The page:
This video is to the point and gives you an idea, you have to be confident when drilling in preparation, and ready to not go too deep once fully penetrated.

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  8. Hi Chris, that is a good method and I did half consider it. Unfortunately, with the seal fitted as it was, the mating surface would have been directly underneath, so even if I did manage to drill just through the metal edge of the seal, any screw would have gone straight into the mating surface of the case as there is no gap under it. The seal in that vid is up the 'correct' way and therefore has the depth of the seal under it to screw through.

    Love to know how Ducati reckon you should remove it without damage?
  9. Probably with an expanding puller/slide hammer in the bush, using the bush to pull the seal.
    They would expect when you have made the effort to be in there, that you will change everything.
  10. yes, appreciate the depth bit, done this many times over the years but I couldn't remember how much clearance was behind the seal, I will check myself for another time as there must be some gap.. The worst challenge for me is seal exiting in wrong direction, as flange edges often just "dig in" and can result in housing damage regardless of extraction method.
  11. Good point well made! However, having read the thread quoted in Gaz's thread I'm glad I didn't try and do that!
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  12. Unfortunately there is zero gap, the backside of the 'upside-down' fitment is bang up against the seating :(
  13. Yeah, looks like he had fun.
  14. Unless you can find a cross-section view, I still need to look for myself, ;) I haven't had a problem in the past but possibly lucky. Fully encapsulated seals often come out easier, sometimes you wonder how they stayed in on their own for so long.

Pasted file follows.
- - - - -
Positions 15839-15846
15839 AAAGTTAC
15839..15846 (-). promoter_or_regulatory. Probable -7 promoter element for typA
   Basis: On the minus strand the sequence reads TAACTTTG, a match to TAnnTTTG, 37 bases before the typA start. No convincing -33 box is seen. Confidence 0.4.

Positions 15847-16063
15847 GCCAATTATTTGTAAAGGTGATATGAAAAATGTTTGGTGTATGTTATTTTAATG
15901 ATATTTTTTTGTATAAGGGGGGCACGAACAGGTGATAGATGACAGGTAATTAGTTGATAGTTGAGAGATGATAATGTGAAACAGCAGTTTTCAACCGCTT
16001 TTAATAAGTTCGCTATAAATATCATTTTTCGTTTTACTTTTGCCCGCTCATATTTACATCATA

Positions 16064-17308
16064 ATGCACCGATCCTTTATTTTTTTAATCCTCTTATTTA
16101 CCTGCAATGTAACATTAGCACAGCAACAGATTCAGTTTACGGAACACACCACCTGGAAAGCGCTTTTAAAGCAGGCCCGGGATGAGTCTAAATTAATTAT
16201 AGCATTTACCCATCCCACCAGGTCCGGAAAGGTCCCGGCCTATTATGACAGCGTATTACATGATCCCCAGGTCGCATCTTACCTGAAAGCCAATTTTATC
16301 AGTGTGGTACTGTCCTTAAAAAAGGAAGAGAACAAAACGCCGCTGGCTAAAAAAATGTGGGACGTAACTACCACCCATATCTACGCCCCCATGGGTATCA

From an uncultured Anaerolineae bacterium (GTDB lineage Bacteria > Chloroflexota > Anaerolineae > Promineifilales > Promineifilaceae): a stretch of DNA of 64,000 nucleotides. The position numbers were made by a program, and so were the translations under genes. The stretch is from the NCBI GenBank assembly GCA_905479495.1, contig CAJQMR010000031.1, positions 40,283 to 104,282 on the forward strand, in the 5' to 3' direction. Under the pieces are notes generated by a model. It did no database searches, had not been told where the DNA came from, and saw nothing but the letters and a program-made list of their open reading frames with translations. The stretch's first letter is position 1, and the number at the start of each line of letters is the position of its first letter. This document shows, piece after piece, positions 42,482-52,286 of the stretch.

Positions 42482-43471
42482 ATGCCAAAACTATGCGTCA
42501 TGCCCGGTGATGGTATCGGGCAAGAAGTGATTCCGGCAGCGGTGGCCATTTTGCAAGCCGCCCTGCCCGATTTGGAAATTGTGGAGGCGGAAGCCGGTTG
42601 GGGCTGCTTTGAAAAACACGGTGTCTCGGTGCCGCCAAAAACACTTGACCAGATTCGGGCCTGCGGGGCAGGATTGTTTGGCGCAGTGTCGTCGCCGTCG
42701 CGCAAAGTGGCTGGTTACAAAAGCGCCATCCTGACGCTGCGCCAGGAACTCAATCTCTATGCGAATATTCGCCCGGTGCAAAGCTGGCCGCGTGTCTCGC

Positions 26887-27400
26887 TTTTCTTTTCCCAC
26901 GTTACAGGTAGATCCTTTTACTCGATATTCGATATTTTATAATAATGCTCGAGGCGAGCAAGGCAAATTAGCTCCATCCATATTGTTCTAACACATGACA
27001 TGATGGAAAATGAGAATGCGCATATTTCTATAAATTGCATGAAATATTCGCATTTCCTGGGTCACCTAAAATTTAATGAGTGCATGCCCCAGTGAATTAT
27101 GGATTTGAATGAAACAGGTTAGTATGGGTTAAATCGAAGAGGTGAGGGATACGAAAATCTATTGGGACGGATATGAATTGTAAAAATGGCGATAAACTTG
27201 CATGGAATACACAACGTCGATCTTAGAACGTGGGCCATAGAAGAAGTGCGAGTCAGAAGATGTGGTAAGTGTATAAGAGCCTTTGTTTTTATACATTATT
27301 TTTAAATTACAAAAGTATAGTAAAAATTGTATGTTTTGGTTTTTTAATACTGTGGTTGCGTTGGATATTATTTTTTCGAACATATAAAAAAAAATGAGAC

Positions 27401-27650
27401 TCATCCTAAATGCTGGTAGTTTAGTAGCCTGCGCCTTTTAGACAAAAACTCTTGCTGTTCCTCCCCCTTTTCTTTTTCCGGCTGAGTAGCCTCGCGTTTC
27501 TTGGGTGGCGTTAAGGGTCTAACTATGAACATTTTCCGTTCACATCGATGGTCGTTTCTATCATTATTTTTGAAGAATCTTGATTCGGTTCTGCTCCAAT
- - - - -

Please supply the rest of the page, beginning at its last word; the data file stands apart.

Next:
EDIT Just seen your added pics, thanks.
    #14 Chris, May 23, 2020
    Last edited: May 23, 2020
  15. Does anyone know the reason why the seal is fitted upside down going 'with' the direction of oil flow instead of 'against' it as would be usual?

    On the US forum, someone did suggest that post 2001 engines had the seal fitted the other way up (don't know if that's true or not) and was wondering if the seal design has changed and replacement ones should be fitted that way too?
  16. I think you might be right, the new seal is fully encapsulated but the old one was a plain metal casing with the rubber bonded to it on the inside, so it fitted flush to the seat and was a really tight fit.

    The fully encapsulated one would perhaps give a screw a little bite but you'd have to be bloomin' careful not to screw into the ally.
  17. The pic I’ve shown is taken from a Ducati service manual for a monster S2R 2006. My monster is a m1000 2004 and was inserted as per your seal. Annoyingly difficult to remove and in the end I used a Dremel with a diamond cutter very carefully reducing the outer ring. When reduced enough and with gentle pressure from the side it collapsed inwards fortunately with no damage to faces. Replaced as per Ducati manual with Flat face facing outward from engine. Basically opposite to how it was fitted.
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  18. that is a very interesting question, and right up my street, and possibly all the petrolhead's streets on here, I could volunteer a few reasons but not the actual answer you are after. Maybe Neil knows this one, for this engine. It would be great to hear the answer from the actual installation engineer from "back in the day", i've had many frustrating cases (NPI) like this in the past, when bordering controversy and never got to hear the definitive answer from the "horses mouth".
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  19. 20200523_194504.jpg
    After removing seal it left mark's on the seal seat / shoulder where screwdriver prized it out. Mechanically I don't think this makes any difference other that it looks a bit rubbish. After that I found a cheapish cover on ebay. This shows seal direct, and what looks like zero clearance behind. If I were to remove seal again i would bend end of screwdriver end to 90 degree and come in parallel to shoulder. Attacking at an angle you are always going to damage shoulder.
    Possibly something like I removed the bush, dremmel the seal walls and cave it in, but it's pretty thin.
    Sorry Geoffduk didn't knick your idea, was replying to thread at the time
    Cheers Gaz
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  20. Well looks like I'll refit the new one the same way although it seems counter intuitive and trust that Ducati have a good reason. Just hope it doesn't leak and I never have to get it out again : unamused: